Court stops waste recycling plant setup at the Dandora dumpsite

A section of Dandora dumpsite with huge mountain of garbage March 10, 2020. [Edward Kiplimo, Standard]

Heaps of waste at Dandora dumpsite will continue piling up after a Nairobi court issued an order stopping a Chinese company from constructing a recycling plant.

Environment and Lands Court judge Edward Wabwoto issued the order barring Nairobi City County Government from awarding the Sh47 billion contract to China Electric Engineering Company pending determination of a suit filed by a resident challenging the project.

“An order is issued suspending the decision of the Nairobi County Government awarding the tender to design, fiancé, build, operate, maintain and transfer a waste to energy processing plant at Dandora dumpsite to China Electric Engineering Company,” ruled Wabwoto.

The petitioner, Advin Muthomi Mbae in his suit filed through lawyer Kelvin Gitari, claimed that the project was illegally being undertaken without public participation and feasibility study to determine how the residents in Dandoraestate will be affected.

According to the petitioner, there is an existing court order for Nairobi county government to relocate the dumpsite from Dandora and that allowing the construction will mean they have no intention to relocate the dumpsite.

Gitari argued that putting a waste recycling plant in the same location where the county government has been ordered to stop disposal of waste is disrespect to the judiciary and waste of public resources.

“The amount of public resources in the project is Sh47 billion which is too high and means that the public are likely to suffer extensive financial losses in the event that the company is allowed to proceed with the construction,” said Gitari.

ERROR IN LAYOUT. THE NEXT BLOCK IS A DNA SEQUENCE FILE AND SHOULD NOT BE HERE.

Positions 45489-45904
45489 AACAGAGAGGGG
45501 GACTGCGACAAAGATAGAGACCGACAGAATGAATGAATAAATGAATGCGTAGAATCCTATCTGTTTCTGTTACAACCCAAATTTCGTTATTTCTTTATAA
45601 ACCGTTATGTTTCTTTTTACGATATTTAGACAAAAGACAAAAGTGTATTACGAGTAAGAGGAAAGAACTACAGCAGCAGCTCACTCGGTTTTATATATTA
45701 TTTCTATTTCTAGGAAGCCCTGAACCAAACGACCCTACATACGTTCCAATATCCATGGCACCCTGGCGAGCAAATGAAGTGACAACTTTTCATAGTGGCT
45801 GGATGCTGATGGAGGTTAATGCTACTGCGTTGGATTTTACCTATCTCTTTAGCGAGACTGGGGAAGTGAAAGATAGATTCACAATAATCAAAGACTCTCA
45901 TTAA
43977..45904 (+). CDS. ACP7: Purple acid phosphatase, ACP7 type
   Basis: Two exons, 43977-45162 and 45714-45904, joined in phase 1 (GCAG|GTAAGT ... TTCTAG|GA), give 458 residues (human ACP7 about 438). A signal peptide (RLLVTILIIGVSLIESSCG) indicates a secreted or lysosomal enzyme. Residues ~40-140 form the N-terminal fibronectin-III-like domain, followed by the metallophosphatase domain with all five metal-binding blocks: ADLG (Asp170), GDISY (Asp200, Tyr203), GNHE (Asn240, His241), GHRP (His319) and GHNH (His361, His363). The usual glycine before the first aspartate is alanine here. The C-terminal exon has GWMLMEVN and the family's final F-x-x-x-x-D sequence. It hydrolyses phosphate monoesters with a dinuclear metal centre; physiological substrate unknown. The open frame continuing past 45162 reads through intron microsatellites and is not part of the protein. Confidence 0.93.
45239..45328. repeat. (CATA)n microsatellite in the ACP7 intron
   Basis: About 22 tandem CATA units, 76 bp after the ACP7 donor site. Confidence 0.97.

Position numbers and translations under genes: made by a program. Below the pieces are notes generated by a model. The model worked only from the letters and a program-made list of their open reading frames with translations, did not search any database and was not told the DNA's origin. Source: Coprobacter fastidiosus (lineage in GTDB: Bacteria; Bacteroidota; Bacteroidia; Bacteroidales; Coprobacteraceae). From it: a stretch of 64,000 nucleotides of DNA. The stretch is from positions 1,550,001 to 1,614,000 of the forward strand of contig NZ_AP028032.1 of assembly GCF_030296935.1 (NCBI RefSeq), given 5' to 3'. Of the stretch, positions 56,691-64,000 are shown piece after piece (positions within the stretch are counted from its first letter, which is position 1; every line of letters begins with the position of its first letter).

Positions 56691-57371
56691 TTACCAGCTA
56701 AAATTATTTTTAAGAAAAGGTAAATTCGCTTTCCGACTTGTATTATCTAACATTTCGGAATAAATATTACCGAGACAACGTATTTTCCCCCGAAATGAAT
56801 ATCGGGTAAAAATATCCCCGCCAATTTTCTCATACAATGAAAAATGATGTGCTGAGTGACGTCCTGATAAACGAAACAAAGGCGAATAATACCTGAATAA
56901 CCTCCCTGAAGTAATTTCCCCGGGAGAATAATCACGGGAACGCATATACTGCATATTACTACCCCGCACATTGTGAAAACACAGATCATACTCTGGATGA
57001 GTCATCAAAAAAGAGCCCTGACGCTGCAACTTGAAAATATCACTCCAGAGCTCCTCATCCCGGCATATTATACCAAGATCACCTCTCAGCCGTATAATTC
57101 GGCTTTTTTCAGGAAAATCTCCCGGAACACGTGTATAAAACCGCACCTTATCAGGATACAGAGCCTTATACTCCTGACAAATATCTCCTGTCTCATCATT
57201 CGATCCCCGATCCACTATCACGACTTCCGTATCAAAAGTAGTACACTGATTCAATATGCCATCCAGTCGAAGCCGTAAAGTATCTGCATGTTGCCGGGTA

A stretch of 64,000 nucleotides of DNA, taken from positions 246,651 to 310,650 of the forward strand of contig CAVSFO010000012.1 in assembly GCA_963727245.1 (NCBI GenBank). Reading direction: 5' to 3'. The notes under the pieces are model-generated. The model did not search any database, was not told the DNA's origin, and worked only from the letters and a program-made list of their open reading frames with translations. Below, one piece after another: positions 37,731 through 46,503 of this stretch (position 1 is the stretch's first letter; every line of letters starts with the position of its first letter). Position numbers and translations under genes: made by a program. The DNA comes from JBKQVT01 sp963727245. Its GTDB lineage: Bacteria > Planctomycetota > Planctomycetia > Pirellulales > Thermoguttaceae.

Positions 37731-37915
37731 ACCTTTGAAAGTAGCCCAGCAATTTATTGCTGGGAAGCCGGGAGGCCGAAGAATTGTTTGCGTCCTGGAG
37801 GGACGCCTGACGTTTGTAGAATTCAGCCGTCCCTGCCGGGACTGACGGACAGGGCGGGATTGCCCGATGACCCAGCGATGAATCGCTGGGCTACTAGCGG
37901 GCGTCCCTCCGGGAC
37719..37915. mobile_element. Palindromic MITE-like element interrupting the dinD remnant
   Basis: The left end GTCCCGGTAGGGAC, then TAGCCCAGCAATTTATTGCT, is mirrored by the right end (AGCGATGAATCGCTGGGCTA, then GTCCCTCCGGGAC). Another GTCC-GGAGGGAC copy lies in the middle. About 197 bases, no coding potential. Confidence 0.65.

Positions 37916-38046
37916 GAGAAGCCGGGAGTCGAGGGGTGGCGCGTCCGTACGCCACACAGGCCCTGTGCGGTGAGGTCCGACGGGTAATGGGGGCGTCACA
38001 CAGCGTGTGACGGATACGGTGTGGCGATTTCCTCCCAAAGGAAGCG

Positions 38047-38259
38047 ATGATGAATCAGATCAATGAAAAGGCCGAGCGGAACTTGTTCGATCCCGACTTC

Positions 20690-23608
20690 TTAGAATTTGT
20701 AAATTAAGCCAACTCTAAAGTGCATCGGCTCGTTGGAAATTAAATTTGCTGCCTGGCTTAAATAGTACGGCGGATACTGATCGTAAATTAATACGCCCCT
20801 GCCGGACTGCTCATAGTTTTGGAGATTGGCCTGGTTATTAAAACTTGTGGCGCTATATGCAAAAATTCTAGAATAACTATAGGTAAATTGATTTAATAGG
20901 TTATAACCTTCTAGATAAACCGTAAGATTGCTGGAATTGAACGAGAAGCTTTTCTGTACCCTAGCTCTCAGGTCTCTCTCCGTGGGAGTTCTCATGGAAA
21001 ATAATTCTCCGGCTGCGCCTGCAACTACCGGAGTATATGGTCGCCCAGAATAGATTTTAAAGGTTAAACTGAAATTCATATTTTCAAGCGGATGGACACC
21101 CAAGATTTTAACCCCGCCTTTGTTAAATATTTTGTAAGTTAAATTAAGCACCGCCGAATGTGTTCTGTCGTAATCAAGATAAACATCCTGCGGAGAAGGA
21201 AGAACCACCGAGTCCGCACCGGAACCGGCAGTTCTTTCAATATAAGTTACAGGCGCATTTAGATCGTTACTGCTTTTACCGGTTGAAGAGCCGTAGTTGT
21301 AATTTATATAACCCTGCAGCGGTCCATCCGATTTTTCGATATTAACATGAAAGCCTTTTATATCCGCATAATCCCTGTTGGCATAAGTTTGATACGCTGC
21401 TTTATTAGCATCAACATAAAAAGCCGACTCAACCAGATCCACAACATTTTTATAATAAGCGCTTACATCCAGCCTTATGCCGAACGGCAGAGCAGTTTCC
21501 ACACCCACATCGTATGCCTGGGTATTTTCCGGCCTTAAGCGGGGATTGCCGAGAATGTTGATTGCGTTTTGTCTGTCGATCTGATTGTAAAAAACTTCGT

Mbae, a resident of Dandora, swore in his affidavit that they are suffering because of the choking foul smell emanating from the dumpsite and that building the recycling plant will not be a solution to the waste problem.

He claimed that construction of a waste to energy plant within Dandora dumpsite will involve burning of toxic and radioactive substances with the emission going directly to households, which poses a risk to their health.

He accused the county government of operating the dumpsite in disregard of the court order that they relocate to another area and without observing the health guidelines imposed by the court.

“The court had previously given the county six months to relocate the dumpsite from July 2021 but instead of complying with the order, they are bringing another company to build a recycling plant which shows they have no intention to relocate the dumpsite,” swore Mbae.

Mbae said there was no public participation. Justice Wabwoto gave the county government 14 days to respond and scheduled the hearing on October 23.